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Direct entry and fast track promotion introduced to policing

imageA move to fast-track external recruits into senior policing roles for the first time – otherwise known as direct entry – is about to come into force in England and Wales.

A second fast-track scheme for some graduate recruits will enable them to rise from constable to inspector in three years.

West Yorkshire Police is taking part in fast track and direct entry.

For 180 years the normal way to enter the police has been to join as a constable and rise up the ranks.

The College of Policing, the professional body for policing, announced the recruitment schemes and said they would bring in “people with more diverse backgrounds and new perspectives”.

The direct entry programme is aimed at recruiting 20 “experienced leaders” from the private, public and charity sectors to join as superintendents, the college said. Seven forces – including West Yorkshire Police – plus the British Transport Police are taking part.

They are likely to have an 18 month probation and learning period, similar to police constables.

On the graduate scheme, some 82 recruits can expect to earn £47,000 after three years when they become an inspector. Only 26 of 44 forces are involved in the 80 places on offer.

Force recruitment websites opened for both programmes on Monday (April 7). On September 29 – the day after National Police Memorial Day – successful fast track entry applicants will start work in their respective forces. On November 10 direct entry superintendents will follow them into the service.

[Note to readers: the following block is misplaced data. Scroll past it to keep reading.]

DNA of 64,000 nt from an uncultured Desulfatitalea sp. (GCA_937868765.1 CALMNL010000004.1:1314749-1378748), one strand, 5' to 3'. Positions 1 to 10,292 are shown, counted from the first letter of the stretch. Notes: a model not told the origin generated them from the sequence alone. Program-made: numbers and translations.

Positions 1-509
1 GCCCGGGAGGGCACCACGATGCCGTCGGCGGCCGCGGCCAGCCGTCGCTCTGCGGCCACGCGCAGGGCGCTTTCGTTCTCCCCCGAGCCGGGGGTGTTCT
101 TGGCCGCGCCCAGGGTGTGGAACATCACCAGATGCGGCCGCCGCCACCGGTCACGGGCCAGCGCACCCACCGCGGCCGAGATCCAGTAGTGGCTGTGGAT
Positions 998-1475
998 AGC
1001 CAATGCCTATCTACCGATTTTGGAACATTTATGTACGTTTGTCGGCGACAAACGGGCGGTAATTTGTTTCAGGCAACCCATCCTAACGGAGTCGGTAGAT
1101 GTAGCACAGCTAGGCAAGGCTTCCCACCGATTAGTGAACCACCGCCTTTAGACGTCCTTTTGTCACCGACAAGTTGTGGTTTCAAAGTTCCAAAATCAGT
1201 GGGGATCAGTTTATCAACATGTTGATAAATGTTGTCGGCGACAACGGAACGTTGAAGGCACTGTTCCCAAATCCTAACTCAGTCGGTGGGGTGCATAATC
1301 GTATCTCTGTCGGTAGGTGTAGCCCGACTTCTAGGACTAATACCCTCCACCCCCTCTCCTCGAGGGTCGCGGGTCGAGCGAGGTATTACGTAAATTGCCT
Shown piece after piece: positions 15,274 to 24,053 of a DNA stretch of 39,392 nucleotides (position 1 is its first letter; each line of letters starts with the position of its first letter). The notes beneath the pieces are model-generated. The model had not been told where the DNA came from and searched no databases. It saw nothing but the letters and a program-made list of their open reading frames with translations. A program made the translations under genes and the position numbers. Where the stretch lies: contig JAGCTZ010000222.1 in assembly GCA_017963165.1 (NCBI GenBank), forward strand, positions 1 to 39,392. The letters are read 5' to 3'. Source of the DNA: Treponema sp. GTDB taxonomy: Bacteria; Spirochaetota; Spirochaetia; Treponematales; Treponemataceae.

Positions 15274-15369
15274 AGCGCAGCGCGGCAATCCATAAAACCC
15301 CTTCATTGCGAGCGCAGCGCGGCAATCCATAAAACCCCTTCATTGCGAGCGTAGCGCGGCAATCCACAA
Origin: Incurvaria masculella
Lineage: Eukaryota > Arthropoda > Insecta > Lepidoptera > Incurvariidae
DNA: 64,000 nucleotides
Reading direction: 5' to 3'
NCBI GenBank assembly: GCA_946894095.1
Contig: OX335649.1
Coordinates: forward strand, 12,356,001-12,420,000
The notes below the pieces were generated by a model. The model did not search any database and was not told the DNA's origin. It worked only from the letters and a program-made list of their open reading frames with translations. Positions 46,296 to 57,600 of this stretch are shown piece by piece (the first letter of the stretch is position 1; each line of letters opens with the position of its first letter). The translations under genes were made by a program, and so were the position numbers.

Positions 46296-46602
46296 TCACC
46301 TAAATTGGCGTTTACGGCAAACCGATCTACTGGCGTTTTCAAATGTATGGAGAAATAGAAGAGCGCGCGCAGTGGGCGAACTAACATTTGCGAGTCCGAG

Chief Executive of the College of Policing, Chief Constable Alex Marshall, said: “These programmes are a completely new way for people to join policing and will help us to ensure that the service appeals to the brightest and best people in the country.

“Policing is an exciting and rewarding profession which makes a difference to lives of thousands of people each and every day. These new ways for people to join will help us ensure we continue to evolve as a profession by bringing in expertise from other sectors.”

Mr Cameron said: “It is vital that police forces reflect the hard-working communities which they serve. Schemes like these will enable talented and experienced people from a range of backgrounds to bring new ideas and a fresh approach to policing.

“This is about opening up policing culture by making the workforce more diverse. I want to see all forces in England and Wales rolling out these schemes.”

Date posted: April 10, 2014

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